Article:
Offered by Artcurial | Paris, France | February 3, 2023
The first Rosengarts were Austin Sevens built under license in France. Later on, the company expanded its range with models of its own design. They partnered with Adler to explore front-wheel-drive layouts in the early 1930s, and their development of this layout led to the car you see here.
Called the Supertraction, the LR539 model launched at the 1938 Paris Motor Show and used Citroen Traction Avant mechanicals. The stock coupe and cabriolet bodies were much more stylish than those of the Citroen, however. The engine is a 1.9-liter inline-four that made about 50 horsepower.
This one was discovered in 1976 and was later parked in the 1980s. It’s not current running, but is a very rare example of the model, which was produced for just over a year before the war shuttered production. This sale has two of these in it, with this one being much nicer. The estimate is $43,000-$65,000. Click here for more info.
Offered by Oldtimer Galerie Toffen | Gstaad, Switzerland | December 29, 2022
BMW’s ultimate pre-war car was the 328, which was a Mille Miglia-winning sports car powered by a legendary inline-six engine. A similar car, launched in 1937, was the 327. It was less sporty and more grand tour-y.
It was also powered by an inline-six. In this car, it was the 2.0-liter M78 unit, which made about 54 horsepower. There was a 327/8 version that got the 328’s engine, which was good for a bump to 79 horsepower.
The 327 was available in cabriolet or coupe form. After WWII, production continued in the form of the EMW 327, and they were available until 1955 (!). This car is one of only 1,124 pre-war cabriolet examples produced. Delivered new to Zurich, it was restored within the last five years. It now has an estimate of $133,000-$144,000. Click here for more info.
Offered by Dorotheum | Salzburg, Austria | October 15, 2022
Hard to believe a Steyr 220 has not come across this site yet. There have been a few that have popped up over the years, which can only mean that this site was asleep at the wheel. That or confident another would pop up soon. And here we are.
Steyr, which is mostly known for Steyr-Daimler-Puch products like the Pinzgauer, actually built road cars, including some fancier-looking ones like this. The 220 was the last in a line of 120/125/220 that stretched back to 1935. The 220 would be built from 1937 through 1941. It was the company’s most glamorous product – and their last passenger car.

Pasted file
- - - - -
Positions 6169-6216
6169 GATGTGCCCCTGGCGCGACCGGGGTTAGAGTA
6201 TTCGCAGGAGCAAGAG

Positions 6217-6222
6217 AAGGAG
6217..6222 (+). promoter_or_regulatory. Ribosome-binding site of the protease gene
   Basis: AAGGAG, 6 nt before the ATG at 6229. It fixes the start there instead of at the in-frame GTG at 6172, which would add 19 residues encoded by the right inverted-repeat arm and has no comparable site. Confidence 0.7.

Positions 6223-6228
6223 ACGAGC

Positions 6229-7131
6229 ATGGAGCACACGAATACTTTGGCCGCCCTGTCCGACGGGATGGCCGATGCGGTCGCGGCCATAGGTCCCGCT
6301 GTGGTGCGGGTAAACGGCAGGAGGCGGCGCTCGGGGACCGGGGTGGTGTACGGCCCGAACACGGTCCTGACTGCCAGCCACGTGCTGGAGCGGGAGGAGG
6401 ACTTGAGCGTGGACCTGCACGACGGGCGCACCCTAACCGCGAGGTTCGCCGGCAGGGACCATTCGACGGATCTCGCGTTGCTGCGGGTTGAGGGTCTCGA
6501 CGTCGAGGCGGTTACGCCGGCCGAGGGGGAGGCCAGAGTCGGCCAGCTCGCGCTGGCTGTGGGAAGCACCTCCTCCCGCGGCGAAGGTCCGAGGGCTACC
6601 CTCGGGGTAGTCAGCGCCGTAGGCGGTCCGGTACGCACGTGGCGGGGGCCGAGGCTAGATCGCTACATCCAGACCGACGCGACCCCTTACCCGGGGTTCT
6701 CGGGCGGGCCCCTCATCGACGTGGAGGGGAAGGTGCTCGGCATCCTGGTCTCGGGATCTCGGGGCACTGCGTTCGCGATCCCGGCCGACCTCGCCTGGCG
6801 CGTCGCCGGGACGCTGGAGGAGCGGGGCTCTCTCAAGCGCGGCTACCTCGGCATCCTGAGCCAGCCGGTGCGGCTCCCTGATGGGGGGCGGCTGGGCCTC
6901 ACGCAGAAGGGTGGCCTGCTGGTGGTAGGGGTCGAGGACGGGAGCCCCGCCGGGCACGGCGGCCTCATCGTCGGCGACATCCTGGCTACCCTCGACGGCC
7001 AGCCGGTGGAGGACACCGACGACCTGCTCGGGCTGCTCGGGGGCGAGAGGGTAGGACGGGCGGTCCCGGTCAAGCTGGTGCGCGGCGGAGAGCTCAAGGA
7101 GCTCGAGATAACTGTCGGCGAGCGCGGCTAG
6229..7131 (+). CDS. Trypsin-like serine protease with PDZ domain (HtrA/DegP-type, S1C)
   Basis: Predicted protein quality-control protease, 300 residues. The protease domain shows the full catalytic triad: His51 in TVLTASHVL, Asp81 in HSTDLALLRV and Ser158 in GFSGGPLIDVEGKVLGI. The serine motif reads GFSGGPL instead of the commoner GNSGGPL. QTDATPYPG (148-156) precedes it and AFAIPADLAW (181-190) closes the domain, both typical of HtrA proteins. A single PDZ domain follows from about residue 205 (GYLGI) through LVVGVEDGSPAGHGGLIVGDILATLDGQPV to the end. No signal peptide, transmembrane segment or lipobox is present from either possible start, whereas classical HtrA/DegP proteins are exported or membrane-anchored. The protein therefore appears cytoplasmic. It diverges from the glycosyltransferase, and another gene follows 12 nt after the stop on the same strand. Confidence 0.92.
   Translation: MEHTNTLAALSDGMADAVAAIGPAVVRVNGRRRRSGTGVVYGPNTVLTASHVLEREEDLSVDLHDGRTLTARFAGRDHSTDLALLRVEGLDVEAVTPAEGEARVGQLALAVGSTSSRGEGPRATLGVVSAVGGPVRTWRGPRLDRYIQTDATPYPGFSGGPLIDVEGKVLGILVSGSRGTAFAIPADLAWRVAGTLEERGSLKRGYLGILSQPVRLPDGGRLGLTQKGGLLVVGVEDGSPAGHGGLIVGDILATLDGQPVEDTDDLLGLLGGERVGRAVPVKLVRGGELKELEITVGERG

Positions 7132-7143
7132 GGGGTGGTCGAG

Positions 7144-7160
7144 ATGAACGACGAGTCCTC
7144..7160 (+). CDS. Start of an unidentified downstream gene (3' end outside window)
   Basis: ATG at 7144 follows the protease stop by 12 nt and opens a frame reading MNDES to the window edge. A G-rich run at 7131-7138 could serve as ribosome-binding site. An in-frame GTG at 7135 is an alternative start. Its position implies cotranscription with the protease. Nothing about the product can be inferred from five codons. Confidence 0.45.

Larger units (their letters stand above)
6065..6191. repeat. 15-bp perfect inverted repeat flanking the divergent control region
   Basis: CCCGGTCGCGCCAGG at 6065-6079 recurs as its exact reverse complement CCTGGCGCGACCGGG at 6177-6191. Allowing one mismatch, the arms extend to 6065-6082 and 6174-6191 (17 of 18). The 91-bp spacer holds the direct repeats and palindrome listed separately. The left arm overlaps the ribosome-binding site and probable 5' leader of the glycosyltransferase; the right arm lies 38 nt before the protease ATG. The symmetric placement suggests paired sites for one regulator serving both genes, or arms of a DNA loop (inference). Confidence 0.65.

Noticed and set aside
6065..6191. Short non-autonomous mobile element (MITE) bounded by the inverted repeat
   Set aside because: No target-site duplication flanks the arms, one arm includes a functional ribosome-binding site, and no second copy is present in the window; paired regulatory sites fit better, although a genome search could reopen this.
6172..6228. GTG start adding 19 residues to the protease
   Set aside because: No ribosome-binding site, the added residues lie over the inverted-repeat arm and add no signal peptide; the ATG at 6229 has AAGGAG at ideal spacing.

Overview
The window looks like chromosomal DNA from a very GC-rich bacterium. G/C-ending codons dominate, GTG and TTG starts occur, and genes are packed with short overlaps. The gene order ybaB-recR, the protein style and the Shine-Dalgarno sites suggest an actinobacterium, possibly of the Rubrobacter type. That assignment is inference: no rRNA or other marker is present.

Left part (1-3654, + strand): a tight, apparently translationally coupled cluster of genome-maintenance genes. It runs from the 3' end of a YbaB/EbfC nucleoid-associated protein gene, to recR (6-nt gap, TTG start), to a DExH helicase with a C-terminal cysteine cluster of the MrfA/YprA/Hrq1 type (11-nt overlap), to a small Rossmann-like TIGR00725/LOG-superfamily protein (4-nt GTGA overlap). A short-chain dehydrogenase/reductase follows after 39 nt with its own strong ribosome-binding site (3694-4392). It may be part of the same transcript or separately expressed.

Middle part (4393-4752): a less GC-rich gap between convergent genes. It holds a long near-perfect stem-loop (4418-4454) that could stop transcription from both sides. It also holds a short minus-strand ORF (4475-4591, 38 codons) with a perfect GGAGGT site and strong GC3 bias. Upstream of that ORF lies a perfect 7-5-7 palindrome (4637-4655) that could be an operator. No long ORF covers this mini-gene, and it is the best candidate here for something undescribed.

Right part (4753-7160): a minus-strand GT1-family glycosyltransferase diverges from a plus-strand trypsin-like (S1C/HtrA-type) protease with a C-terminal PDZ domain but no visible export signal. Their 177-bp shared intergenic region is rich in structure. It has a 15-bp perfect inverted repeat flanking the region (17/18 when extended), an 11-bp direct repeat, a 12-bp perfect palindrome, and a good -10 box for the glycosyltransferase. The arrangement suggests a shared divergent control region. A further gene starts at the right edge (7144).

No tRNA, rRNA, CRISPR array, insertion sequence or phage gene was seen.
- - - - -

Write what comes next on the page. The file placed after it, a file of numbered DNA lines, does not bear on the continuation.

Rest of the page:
Power is from a 2.3-liter inline-six that made 55 horsepower. Just 5,900 examples of the 220 were produced. Interestingly, a 220 with the same engine number sold on Bring a Trailer for $36,000 earlier this year. The car here has maroon wheels and fenders in lieu of body-color fenders and tan wheels, but it could be the same car. It has an estimate of $78,000-$110,000. Click here for more info.
Offered by Dorotheum | Salzburg, Austria | October 15, 2022
The “Steyr Baby” was a small car produced by Steyr-Daimler-Puch between 1936 and 1940. It was actually called the Steyr 50 upon its introduction, and it was renamed the 55 when it was updated for 1938. Updates for the Type 55 included a lengthened wheelbase (by like two inches) and a stronger engine.
That engine is a 1.2-liter flat-four that made 25.5 horsepower compared to 22 horsepower of the Type 50. Only 7,800 Type 55s were built, all in two-door sedan style. The diminutive shape and rounded profile has lead to the occasional “Austrian Volkswagen” nickname.
This example was restored at the end of the 1990s and wears a two-tone paint scheme, as they came with from the factory. A rare survivor, it’s likely the best one around. The pre-sale estimate is $37,000-$47,000. Click here for more info.
1939 Delage D8-120 Cabriolet Grand Luxe by Chapron
Offered by Gooding & Company | Pebble Beach, California | August 19-20, 2022
The D8-120 was the ultimate version of Delage’s grand eight-cylinder car. Introduced in 1937, the model was available through 1940, which marked the end of eight-cylinder Delages. Those eight cylinders displaced 4.3 liters, a slight increase over the earlier D8-100. Output was rated at 90 horsepower. Or 120. Depends who you ask.
This car features bodywork by Henri Chapron that is set off by swoopy lines and a bumper-less front end. Between the louvered hood, superbly placed bits of chrome, and kind of intense wheel covers, this car just has that look. The car wasn’t actually bodied until 1946, with the chassis having been intended for the canceled 1939 Paris Motor Show.
It spent time in Egypt before coming to the U.S. The car was restored in 1995 and repainted in these colors, the originals, in 1998. It now has an estimate of $800,000-$1,200,000, which seems like a steal from the sheer look of it. Click here for more info.